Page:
Seven months of strategizing, $18 billion in funding and it’s all come down to this. Now that scientists at the Food and Drug Administration (FDA) have authorized Pfizer/BioNTech’s COVID-19 vaccine, the U.S. government has cleared the way for the distribution of 2.9 million doses to the American public.
It’s just the first round of shipments in what will be a months-long process to inoculate some 300 million Americans. The decision Friday night sets in motion a vast logistics chain designed to reach each corner of the country. It took meticulous planning to meet the challenge of delivering a sea of doses at controlled temperatures so doctors could administer shots this week.
The blueprint for the national strategy is represented in a dozen maps and charts Scotch-taped to the walls of a seventh-floor office in downtown Washington, D.C., where General Gustave Perna and his team leading the government vaccine effort have devised the logistics operation that they hope will change the trajectory of American history. In an interview with TIME this week before FDA authorization, Perna compared vaccine delivery day to the Allied invasion of Normandy during World War II, an event more commonly known as “D-Day.” He uses the same term when discussing plans for the day Pfizer will begin delivering America’s first shipment of vaccines. “This is a game changer,” he says. “Not to dramatize the situation we’re in, but we’re at war with this virus. And the vaccine is the beginning of the end.”
The countdown to Perna’s personal D-Day began in May when he was put in charge of logistics for the federal vaccine program, dubbed Operation Warp Speed (OWS), an unlikely collaborative effort led by the Department of Health and Human Services (HHS) and the Department of Defense to develop, manufacture and deliver COVID vaccines to Americans. The four-star Army general was tapped because of his 39 years of service as a logistics officer, most recently as commander of U.S. Army Materiel Command which oversees the branch’s global supply chain.
The need for a vaccine has grown increasingly urgent over the past week. On Friday, the U.S. reported 3,309 deaths, the highest toll in a single day the country has seen to date, according to Johns Hopkins University. The grim tally broke the previous record set Wednesday at 3,124. The number of patients hospitalized with COVID reached 108,000, according to the COVID Tracking Project—also a record, one that’s created critical shortages in about 1 in 8 U.S. hospitals, HHS data shows.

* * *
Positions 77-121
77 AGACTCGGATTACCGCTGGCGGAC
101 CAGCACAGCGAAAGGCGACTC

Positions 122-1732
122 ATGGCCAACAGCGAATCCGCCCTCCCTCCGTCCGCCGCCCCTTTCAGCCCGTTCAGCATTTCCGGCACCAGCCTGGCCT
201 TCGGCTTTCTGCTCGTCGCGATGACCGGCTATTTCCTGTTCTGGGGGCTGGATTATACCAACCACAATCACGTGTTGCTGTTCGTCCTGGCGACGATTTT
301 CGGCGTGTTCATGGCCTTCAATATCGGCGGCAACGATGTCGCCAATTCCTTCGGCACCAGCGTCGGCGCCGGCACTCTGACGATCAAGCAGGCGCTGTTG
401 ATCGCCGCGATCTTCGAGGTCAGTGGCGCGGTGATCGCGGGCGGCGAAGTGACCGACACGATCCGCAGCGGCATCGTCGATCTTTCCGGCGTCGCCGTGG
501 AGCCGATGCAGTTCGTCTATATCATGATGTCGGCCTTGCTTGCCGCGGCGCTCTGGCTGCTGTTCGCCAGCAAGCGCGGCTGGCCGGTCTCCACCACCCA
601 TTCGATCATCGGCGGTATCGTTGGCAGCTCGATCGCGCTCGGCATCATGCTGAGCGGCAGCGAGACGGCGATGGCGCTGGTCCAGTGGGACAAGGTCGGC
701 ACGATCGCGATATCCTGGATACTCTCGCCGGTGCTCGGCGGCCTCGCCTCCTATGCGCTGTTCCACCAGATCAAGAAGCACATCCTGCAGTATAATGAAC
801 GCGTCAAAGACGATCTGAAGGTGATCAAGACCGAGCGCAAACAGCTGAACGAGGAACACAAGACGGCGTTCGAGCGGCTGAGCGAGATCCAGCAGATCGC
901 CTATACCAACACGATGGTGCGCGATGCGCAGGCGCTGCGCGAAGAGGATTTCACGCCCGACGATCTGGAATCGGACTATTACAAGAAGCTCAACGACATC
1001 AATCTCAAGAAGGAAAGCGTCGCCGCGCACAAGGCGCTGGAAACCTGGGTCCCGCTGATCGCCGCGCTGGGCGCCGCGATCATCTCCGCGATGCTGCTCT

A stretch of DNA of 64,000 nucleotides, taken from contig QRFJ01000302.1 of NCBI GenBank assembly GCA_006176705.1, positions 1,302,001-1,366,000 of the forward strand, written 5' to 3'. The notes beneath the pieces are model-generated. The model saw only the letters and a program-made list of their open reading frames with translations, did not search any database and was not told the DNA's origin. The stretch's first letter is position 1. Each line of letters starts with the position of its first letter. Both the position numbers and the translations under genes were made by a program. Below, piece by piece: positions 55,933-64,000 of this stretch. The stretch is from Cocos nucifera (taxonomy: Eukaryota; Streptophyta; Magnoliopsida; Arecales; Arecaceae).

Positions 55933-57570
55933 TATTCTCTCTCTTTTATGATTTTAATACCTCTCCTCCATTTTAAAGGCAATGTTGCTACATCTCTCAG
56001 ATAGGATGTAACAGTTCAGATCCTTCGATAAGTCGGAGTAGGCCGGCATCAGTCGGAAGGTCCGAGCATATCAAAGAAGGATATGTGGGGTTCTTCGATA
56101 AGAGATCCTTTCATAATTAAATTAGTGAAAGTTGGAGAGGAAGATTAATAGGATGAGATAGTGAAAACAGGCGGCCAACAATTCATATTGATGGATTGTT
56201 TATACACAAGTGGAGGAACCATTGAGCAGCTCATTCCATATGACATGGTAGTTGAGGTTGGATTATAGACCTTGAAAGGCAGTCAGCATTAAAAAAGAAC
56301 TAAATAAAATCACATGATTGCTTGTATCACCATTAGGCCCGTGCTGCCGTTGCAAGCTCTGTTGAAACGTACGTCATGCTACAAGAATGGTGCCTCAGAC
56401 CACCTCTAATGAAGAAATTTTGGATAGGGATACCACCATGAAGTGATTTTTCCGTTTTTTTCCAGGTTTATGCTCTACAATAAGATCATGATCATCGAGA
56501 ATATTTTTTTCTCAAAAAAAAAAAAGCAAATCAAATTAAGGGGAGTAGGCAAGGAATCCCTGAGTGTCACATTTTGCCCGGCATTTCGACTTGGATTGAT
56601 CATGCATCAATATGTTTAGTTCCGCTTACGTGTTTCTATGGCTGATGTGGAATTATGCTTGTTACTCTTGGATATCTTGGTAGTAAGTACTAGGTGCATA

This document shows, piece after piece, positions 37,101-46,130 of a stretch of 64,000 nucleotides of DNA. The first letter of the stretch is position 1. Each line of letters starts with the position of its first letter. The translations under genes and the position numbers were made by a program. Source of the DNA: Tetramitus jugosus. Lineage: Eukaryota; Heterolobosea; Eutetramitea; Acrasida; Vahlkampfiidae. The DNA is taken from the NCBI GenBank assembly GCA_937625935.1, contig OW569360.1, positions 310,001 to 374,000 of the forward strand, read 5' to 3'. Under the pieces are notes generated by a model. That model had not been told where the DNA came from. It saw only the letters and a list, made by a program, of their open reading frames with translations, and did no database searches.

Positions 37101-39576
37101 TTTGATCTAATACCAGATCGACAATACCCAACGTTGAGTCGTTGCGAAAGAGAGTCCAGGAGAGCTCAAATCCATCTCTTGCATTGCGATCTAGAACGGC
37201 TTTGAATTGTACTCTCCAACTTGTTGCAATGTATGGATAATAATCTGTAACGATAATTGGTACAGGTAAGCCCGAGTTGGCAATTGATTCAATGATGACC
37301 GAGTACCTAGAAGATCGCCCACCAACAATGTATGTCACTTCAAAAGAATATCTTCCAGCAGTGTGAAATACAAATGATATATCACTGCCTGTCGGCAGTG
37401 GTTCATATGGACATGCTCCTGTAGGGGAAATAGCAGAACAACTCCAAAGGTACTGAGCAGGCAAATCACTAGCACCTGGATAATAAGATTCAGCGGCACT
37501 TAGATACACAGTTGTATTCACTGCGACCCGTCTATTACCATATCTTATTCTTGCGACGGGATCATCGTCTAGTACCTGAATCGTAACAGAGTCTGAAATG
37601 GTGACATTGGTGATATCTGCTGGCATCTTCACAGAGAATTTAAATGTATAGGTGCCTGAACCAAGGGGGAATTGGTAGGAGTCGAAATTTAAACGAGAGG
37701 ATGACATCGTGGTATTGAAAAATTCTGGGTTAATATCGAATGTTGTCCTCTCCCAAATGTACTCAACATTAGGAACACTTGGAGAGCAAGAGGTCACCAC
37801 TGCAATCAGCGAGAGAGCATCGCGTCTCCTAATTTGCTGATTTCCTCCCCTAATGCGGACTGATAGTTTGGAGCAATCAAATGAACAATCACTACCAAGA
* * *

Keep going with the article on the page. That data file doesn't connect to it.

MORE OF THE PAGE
An FDA assessment made public Dec. 8 shows Pfizer’s vaccine is around 95% effective in preventing COVID-19 disease, and on Dec. 11, the FDA formally issued emergency use authorization of the shot. The vaccine is already authorized for use in the UK, where it was administered this week for the first time; it’s also been approved in Canada where the first shots are expected next week.
Here in the U.S., thousands of vials of the vaccine, stored at -94°F in ultra-cold freezers from the Pfizer plant in Kalamazoo, Mich., are being loaded into customized containers packed with sensors, tracking devices and dry ice. The boxes will be stacked onto delivery trucks, and later cargo planes, that will transport the vaccine to 636 locations across the nation in initial shipments. “Make no mistake, distribution has begun,” Perna said during a Saturday news conference. “Right now, boxes are being packed and loaded with vaccine with emphasis on quality control.”
Vaccines weren’t prepositioned because Perna says he didn’t want to “presume” the FDA’s authorization. Pfizer is using UPS and FedEx as its primary distributors. The deliveries will be closely guarded by local law enforcement, meticulously tracked by GPS and temperature-monitored to ensure the vials in each container remain ultra-cold, far below normal freezer temperatures. If the vaccines deviate from their target destination, or if the vials get too warm, the company is alerted.